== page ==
Lori Robinson w/ cheetah

If you are a cat person, I’m sure you can relate to this statement: I’ve never met a feline I didn’t love. I’m that person at a party you’ll find crawling on the floor making soft clicking noises, with an outstretched arm, moving toward a ‘just out of reach domestic cat’, hoping to make their acquaintance. Is that you too?


My love for cats includes the domestic kitties, large African lions, and everything in between. The sleek cheetah, and evasive leopards, the fearless mountain lions, and royal tiger – I love them all.


On one particular safari in the Serengeti I had my first, second and third sightings of Serval cats, all on one day – my Birth Day. 

Serval Cat @Billy Dodson AWF
Serval Cat @Billy Dodson AWF

I took it as an omen of good luck.


On another safari in the Maasai Mara I saw my first, and to date only, African wildcat. It was hiding under a bush, and I was struck by it’s uncanny resemblance to my feline pet waiting for me back home in the States.


There are many cat species I will never see in my lifetime, but I’m fascinated nonetheless.


My pet cat died a few months ago. She had been the 7th domestic cat I had the pleasure of sharing part of my life with. Her eyes were bamboo green and her purr was louder than a mountain lion’s. (I have heard captive mountain lions purr on two different occasions).

busty sm

At the veterinary office the day she died, holding her sedated body, her paws and chin resting on my shoulders, I danced her around the room – the way we always danced – whispering memories shared during our 15 years together. “Remember how I found you tucked under an eave during a California rainstorm – you were only 8 weeks old? Remember when you got stuck on the roof of our big house? Remember when we got Zia, our first dog?  Remember when you saw your first fox outside the window of our log cabin?”




And then I made her a promise. “I will never replace you, my precious purr box”, I said as her soul left her soft-furred body and piercing emerald eyes, to soar with the Eagles.


At that moment I never wanted another cat. It would be a betrayal to her. Besides, I would forever (unfairly) compare any new cat to her.  But there is a bigger, more important reason why I will never again have a pet cat.  It’s because, no matter how much I love feline companions, I know that having a domesticated kitty goes against everything I believe in and stand for.




 As a research experiment, a man in England handed out plastic bags to every household within a mile radius asking all cat owners to collect the animals their cat killed during the following week. What he found was astonishing.  Birds, lizards, snakes, mice, moles, bunnies, butterflies, moths, squirrels, baby skunks, raccoons and chipmunks are only a few of the victims of the predatory domestic cat. The domestic cat is a highly skilled predator, capable, as in the case of the tiny penguins on Australia’s Kangaroo Island, of wiping out a species.




The 2013 figures for the ‘Leading Causes of Non-habitat-based Bird Mortality in the United States’ were recently released by the American Bird Conservancy. And guess what the #1 cause of non-habitat-based bird loss is? The domestic cat.


The estimated figure for birds killed by cats (pets and feral combined) last year in the US alone is 2,400,000,0000.
Yes, almost 2 ½ billion.
And the estimate for small mammals killed by cats in the U.S. last year is 12 billion.


Considering the number of cats in the United States has tripled over the past 40 years, and that there are now 188 million of them, cats are having a devastating effect on small wildlife.


Like any non-native, invasive species, the domestic cat has the capacity to overwhelm and alter the natural functioning of ecosystems.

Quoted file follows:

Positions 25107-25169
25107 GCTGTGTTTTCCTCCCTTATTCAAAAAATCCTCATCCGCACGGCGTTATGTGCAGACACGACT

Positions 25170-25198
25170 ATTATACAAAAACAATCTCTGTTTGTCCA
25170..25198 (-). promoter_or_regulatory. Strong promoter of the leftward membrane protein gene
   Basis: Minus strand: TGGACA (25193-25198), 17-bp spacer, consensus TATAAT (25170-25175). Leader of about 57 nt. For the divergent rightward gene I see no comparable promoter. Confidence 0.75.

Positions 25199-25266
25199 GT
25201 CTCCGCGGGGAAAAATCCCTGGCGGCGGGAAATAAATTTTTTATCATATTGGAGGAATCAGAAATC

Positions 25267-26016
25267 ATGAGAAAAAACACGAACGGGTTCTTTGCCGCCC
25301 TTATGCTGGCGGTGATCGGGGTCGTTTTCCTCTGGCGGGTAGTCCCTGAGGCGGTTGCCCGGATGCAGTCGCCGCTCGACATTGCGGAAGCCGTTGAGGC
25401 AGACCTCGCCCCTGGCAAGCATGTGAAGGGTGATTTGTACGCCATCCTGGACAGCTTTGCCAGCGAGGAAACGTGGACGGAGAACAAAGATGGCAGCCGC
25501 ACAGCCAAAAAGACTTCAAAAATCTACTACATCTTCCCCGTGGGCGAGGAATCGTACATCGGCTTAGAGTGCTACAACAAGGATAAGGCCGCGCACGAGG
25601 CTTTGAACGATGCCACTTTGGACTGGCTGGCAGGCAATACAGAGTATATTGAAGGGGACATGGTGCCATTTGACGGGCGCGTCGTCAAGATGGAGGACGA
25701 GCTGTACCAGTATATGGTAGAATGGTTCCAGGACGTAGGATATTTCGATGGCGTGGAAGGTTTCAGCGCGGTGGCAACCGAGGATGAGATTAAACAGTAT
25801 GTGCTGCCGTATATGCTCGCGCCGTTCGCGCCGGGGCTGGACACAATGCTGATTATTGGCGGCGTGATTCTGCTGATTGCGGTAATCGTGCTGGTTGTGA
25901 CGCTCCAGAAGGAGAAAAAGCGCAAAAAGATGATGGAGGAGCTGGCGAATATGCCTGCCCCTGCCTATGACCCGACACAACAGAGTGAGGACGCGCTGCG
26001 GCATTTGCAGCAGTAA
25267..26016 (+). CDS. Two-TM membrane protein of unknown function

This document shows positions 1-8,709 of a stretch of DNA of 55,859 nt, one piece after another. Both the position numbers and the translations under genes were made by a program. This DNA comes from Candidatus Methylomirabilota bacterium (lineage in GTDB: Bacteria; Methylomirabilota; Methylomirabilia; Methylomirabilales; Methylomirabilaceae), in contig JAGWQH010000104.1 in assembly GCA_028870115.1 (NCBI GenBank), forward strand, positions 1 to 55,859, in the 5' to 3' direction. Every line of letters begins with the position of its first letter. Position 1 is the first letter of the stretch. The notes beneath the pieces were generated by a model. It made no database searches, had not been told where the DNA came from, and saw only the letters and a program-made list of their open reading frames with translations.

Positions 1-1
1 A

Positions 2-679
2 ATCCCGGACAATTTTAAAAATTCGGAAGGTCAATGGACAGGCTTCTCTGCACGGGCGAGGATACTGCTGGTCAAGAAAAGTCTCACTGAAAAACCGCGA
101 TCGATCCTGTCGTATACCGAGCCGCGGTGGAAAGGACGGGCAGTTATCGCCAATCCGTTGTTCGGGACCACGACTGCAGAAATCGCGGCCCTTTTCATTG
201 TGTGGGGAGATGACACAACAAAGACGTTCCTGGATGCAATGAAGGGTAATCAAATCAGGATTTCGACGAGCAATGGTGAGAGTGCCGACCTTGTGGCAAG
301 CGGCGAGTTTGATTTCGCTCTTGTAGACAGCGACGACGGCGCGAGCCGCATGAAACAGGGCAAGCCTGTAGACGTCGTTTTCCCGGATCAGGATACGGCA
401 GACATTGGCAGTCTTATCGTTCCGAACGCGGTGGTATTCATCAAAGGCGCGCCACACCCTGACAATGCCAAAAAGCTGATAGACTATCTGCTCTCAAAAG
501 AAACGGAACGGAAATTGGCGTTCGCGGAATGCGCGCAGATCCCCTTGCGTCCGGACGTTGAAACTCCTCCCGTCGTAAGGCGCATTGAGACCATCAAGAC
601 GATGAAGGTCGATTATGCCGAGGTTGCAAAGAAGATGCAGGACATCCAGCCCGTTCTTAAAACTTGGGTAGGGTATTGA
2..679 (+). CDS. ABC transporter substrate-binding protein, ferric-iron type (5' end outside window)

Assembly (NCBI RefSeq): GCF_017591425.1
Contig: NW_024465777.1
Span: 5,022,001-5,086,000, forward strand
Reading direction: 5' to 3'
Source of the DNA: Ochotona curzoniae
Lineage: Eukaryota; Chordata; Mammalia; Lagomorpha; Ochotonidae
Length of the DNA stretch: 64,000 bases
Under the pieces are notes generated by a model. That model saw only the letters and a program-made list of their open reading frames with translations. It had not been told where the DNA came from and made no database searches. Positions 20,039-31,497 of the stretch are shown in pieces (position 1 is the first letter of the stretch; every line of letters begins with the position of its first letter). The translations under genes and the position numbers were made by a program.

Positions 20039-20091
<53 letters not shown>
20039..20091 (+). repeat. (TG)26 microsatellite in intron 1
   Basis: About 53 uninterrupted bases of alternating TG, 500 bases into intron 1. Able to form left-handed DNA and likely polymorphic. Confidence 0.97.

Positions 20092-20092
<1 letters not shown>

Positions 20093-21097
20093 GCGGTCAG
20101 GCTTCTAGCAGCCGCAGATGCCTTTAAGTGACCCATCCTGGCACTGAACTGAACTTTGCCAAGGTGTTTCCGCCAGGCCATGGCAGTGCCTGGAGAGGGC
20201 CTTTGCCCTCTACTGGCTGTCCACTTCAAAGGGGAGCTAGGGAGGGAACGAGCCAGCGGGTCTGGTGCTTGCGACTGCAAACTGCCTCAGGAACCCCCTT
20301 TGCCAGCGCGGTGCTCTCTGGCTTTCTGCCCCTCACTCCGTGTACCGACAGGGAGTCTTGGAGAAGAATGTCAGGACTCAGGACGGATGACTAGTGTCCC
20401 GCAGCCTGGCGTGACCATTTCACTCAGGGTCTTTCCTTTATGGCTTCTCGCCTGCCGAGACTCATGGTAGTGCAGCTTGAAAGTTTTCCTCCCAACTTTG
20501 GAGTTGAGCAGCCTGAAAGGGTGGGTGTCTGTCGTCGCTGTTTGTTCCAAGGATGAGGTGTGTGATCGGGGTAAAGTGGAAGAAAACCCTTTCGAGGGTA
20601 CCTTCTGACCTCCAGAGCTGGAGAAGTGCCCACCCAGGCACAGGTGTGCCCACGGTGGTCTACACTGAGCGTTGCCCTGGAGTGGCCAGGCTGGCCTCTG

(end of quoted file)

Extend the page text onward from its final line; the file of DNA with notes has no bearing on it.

Which made me wonder, when I spend most of my waking hours working to protect wild animals, how did I allow myself to harbor such efficient wildlife killers?

The answer: I never saw my cats kill anything but two mice.


But now I know I’ve been in denial about my pet predators because as the researcher in England pointed out, the animals collected in the plastic bags for his experiment represented only a small minority of the victims. In other words, cats don’t always bring their prey home to their humans for show and tell.  


Cats, wild and domesticated, are predators, with an instinct to chase and hunt. Period.


The expert’s solution to the devastation of wildlife caused by our pet kitty cats? Kill (or at least neuter) all feral cats (this is a complicated subject deserving its own separate post), and confine all pet cats indoors.


I don’t know about you, but owning a cat who will never touch the earth, climb a tree, or roll in dirt, would be torture for me, as well as (I believe) the cat.


I understand the expert’s point – to deny the cat their innate predatory calling – but to me, it’s akin to putting a cheetah in an enclosure, depriving the fastest land animal in the world their ability to run. Or a tiger in a circus. I couldn’t do it.


And that is why I plan to keep the promise I made to my sweet cat.
Instead of having another one, I will get my feline fix from photos, films, and any cats that honor me with their presence in the wild.


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10 Replies to “The Cat Lover’s Killer”

  1. Hm…never thought of a cat as an invasive species. The facts speak loudly. My friend takes her cat for walks on a leash to prevent him from harming or being harmed. I always thought it was weird but not any more. I meet my cat’s needs by being cat-like since he is an indoor pet. I respect your position and will regard it seriously.

  2. Yes, I hate to admit it but domestic cats are an invasive species. There are places that exterminate them as such, like Kangaroo Island that I mentioned. A leash is a great idea, and I appreciate you sharing that so that others may read about it. Being cat like to be with your cat is sweet. I so appreciate your thoughtful and thought provoking comments.

  3. Sorry about losing your kitty, Lori. That’s the hardest thing in the world. I just hope that I go before my kitties I have now do, so I don’t have to be in such a quandary … that’s a really rough decision.

  4. Dear Lori,